People Themselves Popular Constitutionalism and Judicial Review

ISBN-10: 0195306457
ISBN-13: 9780195306453
Edition: 2004
Authors: Larry D. Kramer
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Description: In this groundbreaking interpretation of America's founding and of its entire system of judicial review, Larry Kramer reveals that the colonists fought for and created a very different system--and held a very different understanding of  More...

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Book details

List price: $28.95
Copyright year: 2004
Publisher: Oxford University Press, Incorporated
Publication date: 12/8/2005
Binding: Paperback
Pages: 376
Size: 5.50" wide x 8.50" long x 0.75" tall
Weight: 1.100
Language: English

In this groundbreaking interpretation of America's founding and of its entire system of judicial review, Larry Kramer reveals that the colonists fought for and created a very different system--and held a very different understanding of citizenship--than Americans believe to be the norm today. "Popular sovereignty" was not just some historical abstraction, and the notion of "the people" was more than a flip rhetorical device invoked on the campaign trail. Questions of constitutionalmeaning provoked vigorous public debate and the actions of government officials were greeted with celebratory feasts and bonfires, or riotous resistance. Americans treated the Constitution as part of the lived reality of their daily existence. Their self-sovereignty in law as much as politics wasactive not abstract.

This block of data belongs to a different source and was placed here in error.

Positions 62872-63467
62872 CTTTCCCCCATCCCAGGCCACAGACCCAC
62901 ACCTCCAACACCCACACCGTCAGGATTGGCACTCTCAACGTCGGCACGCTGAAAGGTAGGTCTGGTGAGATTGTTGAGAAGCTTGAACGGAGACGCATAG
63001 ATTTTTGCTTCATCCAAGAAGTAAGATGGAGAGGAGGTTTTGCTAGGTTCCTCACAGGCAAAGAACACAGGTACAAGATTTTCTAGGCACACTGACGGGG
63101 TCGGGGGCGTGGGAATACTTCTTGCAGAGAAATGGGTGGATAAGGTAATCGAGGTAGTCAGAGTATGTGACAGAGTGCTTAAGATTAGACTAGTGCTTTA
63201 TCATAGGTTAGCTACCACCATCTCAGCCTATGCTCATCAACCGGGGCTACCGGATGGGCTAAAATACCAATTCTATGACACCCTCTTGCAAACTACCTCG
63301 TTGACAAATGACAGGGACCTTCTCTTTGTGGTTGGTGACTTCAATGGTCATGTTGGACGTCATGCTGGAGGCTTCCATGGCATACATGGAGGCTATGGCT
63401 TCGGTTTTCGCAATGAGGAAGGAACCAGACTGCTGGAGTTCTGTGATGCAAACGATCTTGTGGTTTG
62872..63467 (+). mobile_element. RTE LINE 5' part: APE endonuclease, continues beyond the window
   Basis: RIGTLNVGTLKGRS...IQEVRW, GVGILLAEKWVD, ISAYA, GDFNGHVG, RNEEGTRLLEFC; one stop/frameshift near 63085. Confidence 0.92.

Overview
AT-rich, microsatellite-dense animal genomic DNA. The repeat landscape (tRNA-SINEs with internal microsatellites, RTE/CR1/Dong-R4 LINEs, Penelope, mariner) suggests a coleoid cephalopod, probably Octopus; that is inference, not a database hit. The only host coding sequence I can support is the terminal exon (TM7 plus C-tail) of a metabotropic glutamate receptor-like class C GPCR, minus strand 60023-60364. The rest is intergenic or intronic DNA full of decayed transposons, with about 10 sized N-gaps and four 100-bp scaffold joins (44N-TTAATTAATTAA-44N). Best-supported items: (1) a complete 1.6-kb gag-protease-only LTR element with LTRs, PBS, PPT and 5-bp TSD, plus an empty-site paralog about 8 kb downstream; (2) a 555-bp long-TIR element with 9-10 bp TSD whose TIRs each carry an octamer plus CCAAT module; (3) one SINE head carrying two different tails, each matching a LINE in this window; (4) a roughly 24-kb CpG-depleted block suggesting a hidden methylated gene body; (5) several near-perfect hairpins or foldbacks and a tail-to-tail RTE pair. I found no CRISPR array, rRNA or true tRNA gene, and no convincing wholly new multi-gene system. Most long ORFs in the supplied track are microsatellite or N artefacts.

Born in Buenos Aires in 1942, Ariel Dorfman is a Chilean citizen. A supporter of Salvador Allende, he was forced into exile and has lived in the United States for many years. Since writing his legendary essay, "How to Read Donald Duck", Dorfman has built up an impressive body of work that has translated into more than thirty languages. Besides poetry, essays and novels--"Hard Rain" (Readers International, 1990), winner of the Sudamericana Award; "Widows" (Pluto Press, 1983); "The Last Song of Manuel Sendero" (Viking, 1987); "Mascara" (Viking, 1988); "Konfidenz" (Farrar, Straus, Giroux, 1995)--he has written plays, including "Death and the Maiden", and produced in ninety countries. He has won various international awards, including two Kennedy Center Theatre Awards. With his son, Rodrigo, he received an award for best television drama in Britain for "Prisoners of Time" in 1996. A professor at Duke University, Dorfman lives in Durham, North Carolina.

Introduction - Popular Constitutionalism
In Substance, and in Principle, the Same as It Was Heretofore: The Customary Constitution
A Rule Obligatory Upon Every DePartment: The Origins of Judicial Review
The Power under the Constitution Will Always Be in the People: The Making of the Constitution
Courts, as Well as Other DePartments, Are Bound by That Instrument: Accepting Judicial Review
What Every True Republican Ought to Depend On: Rejecting Judicial Supremacy
Notwithstanding This Abstract View: The Changing Context of Constitutional Law
To Preserve the Constitution, as a Perpetual Bond of Union: The Lessons of Experience
A Layman's Document, Not a Lawyer's Contract: The Continuing Struggle for Popular Constitutionalism
As An American: Popular Constitutionalism, Circa 2004
Epilogue - Judicial Review Without Judicial Supremacy

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